RODEO REWIND: Remembering the days when a big fish could win you a spot of land in Destin (PHOTOS)

Jacob Fuller
Captain Howard Marler holds a dolphin on his charter boat Mystery in 1958. The boat participated in that first rodeo in 1948.

Everyone who relies on the fishing industry owes a lot to the Destin Fishing Rodeo and the men who started the event 65 years ago. Some can even thank the month-long event for prizes unthinkable by today's standards.

Captain Robert Hanshaw, of the Miss Aegina, and his family are part of that smaller group. A common prize offered during the first few years after the rodeo's 1948 founding was the deed to property in Destin. When one early winner didn't want the plot of land he'd won on Mountain Drive, Hanshaw's father Hank jumped at the opportunity.

"He said, 'I don't want a bunch of sand spurs.' My dad said, 'I'll give you $200 for it.' He sold it to him, and that's how we got our first piece of property, off a guy who won it in the rodeo," Hanshaw told The Log.

Other prizes, all donated by local businesses, ranged from fishing lures to household appliances. In the inaugural rodeo, only one king mackerel was caught the entire competition, by a woman from Mississippi on Capt. Howard Marler's boat, Mystery. For winning the king mackerel competition, the woman won a brand-new stove, refrigerator and kitchen sink.

"She said it cost her almost as much to get the prizes up to Mississippi than it would if she had bought them herself," Marler wrote in a "Lines & Leisure" column in 1990.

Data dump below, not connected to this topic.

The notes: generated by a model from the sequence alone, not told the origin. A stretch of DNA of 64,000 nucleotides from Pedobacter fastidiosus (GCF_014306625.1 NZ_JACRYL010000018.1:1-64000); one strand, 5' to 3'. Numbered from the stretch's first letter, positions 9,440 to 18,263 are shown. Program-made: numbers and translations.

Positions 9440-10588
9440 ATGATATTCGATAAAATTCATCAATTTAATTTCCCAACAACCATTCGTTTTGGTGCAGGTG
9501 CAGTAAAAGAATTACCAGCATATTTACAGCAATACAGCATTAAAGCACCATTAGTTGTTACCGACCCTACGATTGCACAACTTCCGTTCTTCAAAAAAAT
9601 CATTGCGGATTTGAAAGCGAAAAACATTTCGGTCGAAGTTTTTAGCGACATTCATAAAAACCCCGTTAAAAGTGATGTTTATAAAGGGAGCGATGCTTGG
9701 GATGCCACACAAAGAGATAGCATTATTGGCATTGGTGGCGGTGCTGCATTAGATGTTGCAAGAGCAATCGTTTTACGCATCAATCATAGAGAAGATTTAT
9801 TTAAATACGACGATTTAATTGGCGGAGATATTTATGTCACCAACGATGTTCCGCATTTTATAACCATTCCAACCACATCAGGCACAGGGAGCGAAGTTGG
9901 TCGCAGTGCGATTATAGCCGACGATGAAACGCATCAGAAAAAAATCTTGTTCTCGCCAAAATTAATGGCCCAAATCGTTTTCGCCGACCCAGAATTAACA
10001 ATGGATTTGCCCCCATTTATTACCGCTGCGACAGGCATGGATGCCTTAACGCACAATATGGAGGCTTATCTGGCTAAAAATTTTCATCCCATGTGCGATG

The largest triggerfish in 1951 won the lucky angler $25, one windshield wiper, and 12 cans of beer.

Today, the Destin Fishing Rodeo provides far more than just cash and material prizes for the winners, though. Its most important function is keeping the charter fishing industry in business after Labor Day passes and the traditional tourist season ends. That wasn't always the case, though.

Founders of the first rodeo, local fishermen, captains and members of the Destin Businessmen's Club, were looking mostly for a way to raise some money for the Destin Community Center. They figured the best time to do that was during the summer months, the peak time of year for charter fishing. So the first rodeo began in late May and ended in early July. The next few also took place in the peak summer weeks between late May and Labor Day.

In 1954, that all changed. After a lack of cooperation among involved parties, members of the Rodeo Advisory Board, including William L. Marler, the rodeo's first chairman, John Cox and Gene Thomas, announced in March that there would not be a Fishing Rodeo that year.

That's when the advisory board called on Leonard Patrick Hutchinson, a retired Secret Service agent who had only been in Destin a couple of years. They asked him to act as general manager of the Rodeo. He accepted the position, which he would hold for 11 of the next 12 years.

After discussions with the board, Hutchinson and the other members were hit by a tidal wave of a revelation: Destin didn't need to bring in anglers in the summer; it needed to bring them in after the summer tourist rush was over. The board announced there would be a Fishing Rodeo in 1954 after all, and it would take place throughout the month of October.

Now, October and the Destin Fishing Rodeo are synonymous on the Emerald Coast. Tourist numbers still inevitably drop after Labor Day, but anglers still flock to the harbor to take part in the biggest competition on the waters of the World's Luckiest Fishing Village. In the first 50 years, from 1948 to 1998, more than 1 million people competed in the rodeo.

In 2013, the Destin Fishing Rodeo expects more than 30,000 anglers to compete throughout the month for more than $100,000 in cash and prizes. The rodeo is open to both private and charter boats. It is free to compete for those fishing on a boat registered for the rodeo.

For a list of registered boats, awards, rules and much more information, visit